Today is March 17th.
Today we celebrate. We Irish. Today we kick off the traces and throw caution to the wind. At home here in Ireland we take the day off work to march in parades up and down the land. And it’s not just in Ireland. All around the world, wherever there are those who call themselves Irish, we celebrate the memory of Patrick, our patron saint.
And it’s not just us. The Pyramids glow green in the desert night. The Opera House reflects its emerald hue on Sidney Harbour. People of many races and tongues are happy to pay homage to Ireland’s big day, the day we call St Patrick’s day. An extraordinary phenomenon for such a small nation, a tiny island on the western fringe of Europe.
My mother called me Patrick, giving me the same name as my father and his father before him and his father before him again. Which probably explains why I’ve always had more than a passing interest in the man we credit with bringing Christianity to Ireland way back in the fifth century.
Patrick arrived on this island in the year 432 with a mission to spread the Christian message, Christianity being then the official religion of the Roman Empire. The Romans had already brought Christianity to Britain where Patrick’s father and grandfather were members of the clergy. Although scholars believe Patrick was just one of a number of Christian missionaries arriving on these shores, for some reason he is the one we remember, the one whose name is celebrated, the one credited with converting the pagan Irish. Scots and Picts he called them.
How is it we know more about Patrick than we do about Palladius or any of the other missionaries? It has to be because he’s the one who left behind a written record of his life, a manuscript known as The Confession. It contains a pretty comprehensive account, including his capture by Irish raiders on the west coast of Britain and his being sold into slavery in the north eastern part of Ireland. Some years after he’d escaped from captivity and made his way back home he decided on a career in the church and was eventually appointed a bishop. In a dream he got a letter from the Irish begging him to come back and bring with him the message of Christ. He answered that call.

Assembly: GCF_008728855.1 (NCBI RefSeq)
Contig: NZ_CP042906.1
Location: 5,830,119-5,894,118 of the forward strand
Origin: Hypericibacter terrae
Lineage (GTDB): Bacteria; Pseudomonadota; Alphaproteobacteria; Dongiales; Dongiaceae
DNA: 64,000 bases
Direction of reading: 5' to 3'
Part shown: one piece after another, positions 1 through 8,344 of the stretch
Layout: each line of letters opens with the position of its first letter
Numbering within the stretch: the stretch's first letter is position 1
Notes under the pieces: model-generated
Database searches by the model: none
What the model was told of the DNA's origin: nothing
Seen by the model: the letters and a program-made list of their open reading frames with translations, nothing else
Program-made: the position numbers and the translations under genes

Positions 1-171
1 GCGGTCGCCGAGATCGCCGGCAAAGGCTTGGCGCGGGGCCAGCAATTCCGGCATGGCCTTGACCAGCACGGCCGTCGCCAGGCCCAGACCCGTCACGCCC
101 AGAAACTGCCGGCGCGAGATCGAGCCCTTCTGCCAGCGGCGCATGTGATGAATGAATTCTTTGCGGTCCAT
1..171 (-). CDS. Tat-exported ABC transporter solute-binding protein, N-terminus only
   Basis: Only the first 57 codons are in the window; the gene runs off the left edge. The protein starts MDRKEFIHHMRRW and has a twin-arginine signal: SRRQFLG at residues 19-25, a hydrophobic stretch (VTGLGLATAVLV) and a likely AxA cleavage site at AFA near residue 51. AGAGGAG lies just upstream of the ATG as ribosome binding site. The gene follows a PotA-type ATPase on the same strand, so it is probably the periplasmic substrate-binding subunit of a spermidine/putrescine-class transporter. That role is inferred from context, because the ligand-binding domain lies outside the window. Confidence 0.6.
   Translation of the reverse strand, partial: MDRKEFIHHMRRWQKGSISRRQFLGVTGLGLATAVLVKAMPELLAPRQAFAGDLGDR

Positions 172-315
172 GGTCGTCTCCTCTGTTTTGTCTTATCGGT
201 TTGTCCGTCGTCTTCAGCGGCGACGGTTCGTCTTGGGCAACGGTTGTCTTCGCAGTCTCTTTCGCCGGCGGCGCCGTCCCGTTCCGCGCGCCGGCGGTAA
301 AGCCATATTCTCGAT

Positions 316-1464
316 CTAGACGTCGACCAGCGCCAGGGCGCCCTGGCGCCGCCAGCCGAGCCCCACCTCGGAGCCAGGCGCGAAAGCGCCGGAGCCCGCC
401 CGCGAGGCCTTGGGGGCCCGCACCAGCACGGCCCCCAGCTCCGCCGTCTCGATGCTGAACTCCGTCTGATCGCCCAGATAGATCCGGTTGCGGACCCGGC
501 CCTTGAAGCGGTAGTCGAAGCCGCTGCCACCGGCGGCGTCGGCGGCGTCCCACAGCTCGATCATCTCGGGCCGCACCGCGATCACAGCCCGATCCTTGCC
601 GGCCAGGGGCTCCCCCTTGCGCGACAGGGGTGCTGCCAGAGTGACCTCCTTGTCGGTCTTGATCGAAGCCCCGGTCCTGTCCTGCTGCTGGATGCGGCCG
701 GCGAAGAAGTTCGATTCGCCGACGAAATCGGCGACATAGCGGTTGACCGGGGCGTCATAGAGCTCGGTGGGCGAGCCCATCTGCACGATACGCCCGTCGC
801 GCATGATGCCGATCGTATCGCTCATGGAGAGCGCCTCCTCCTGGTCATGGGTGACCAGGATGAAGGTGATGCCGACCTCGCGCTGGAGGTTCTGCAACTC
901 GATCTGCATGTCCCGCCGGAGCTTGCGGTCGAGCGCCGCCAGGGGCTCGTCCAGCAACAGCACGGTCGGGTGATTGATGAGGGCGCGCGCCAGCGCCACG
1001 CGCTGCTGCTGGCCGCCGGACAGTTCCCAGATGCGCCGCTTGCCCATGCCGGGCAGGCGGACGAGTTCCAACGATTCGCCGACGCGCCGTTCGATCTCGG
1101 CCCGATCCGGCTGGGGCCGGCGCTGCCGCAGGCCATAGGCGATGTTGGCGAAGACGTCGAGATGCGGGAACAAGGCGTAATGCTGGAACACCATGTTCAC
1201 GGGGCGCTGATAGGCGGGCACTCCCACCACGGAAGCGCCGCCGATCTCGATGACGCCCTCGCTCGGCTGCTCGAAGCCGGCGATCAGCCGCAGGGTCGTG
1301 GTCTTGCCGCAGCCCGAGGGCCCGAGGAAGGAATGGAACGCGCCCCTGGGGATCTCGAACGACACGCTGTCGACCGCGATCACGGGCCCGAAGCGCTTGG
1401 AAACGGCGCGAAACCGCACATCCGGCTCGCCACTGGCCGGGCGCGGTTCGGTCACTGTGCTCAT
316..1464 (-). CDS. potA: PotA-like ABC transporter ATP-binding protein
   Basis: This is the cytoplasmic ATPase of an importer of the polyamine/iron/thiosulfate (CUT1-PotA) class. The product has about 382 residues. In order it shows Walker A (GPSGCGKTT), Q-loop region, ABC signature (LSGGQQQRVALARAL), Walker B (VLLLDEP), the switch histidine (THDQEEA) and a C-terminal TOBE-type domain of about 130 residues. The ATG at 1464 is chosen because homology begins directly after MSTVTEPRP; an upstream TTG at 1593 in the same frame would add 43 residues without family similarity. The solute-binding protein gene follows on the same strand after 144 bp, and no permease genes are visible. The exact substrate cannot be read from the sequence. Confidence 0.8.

Don’t think for a moment that Patrick was given a huge welcome in every corner of this island. There were rogues who made a habit of slaughtering the new converts and taking their wives and chattels for themselves. This kind of behaviour left Patrick less than happy, furious in fact, and his usual response was to fire off a caustic letter warning the culprits to return their booty or they could expect to get their comeuppance in the next life. We’ve no idea how those rough elements reacted on reading this correspondence but my guess is they were laughing up their sleeves while plotting their next anti-Christian outrage.
If you think that sort of attitude to the holy man was bad, let me assure you an even worse outrage against the saint has begun to manifest itself in modern times. It’s a recent phenomenon, something I’ve really only noticed in the past year of two. I’m talking about those, my countrymen and women, who seek to celebrate their national day by donning oversize leprechaun hats, silly green costumes and artificial red beards while thoughtlessly sloshing glasses of beer on anyone foolish enough to stand too close.
Maybe I’m a little too staid for my own good. Maybe it’s old age setting in. Maybe I should just lighten up a bit. But I still can’t help feeling a little sympathy for the man who gave up everything, family and career possibilities and crossed the sea to a land at the edge of civilisation, a land harbouring outlaws and pirates and ruled over by warring chiefs, to answer a call he’d received in a dream to bring the message of Christ to the very ones who had dragged him away from his home as a young man and sold him into slavery watching sheep on the side of a bleak mountain in County Antrim.
A truly remarkable man, our Patrick, and one whose name I feel proud to bear.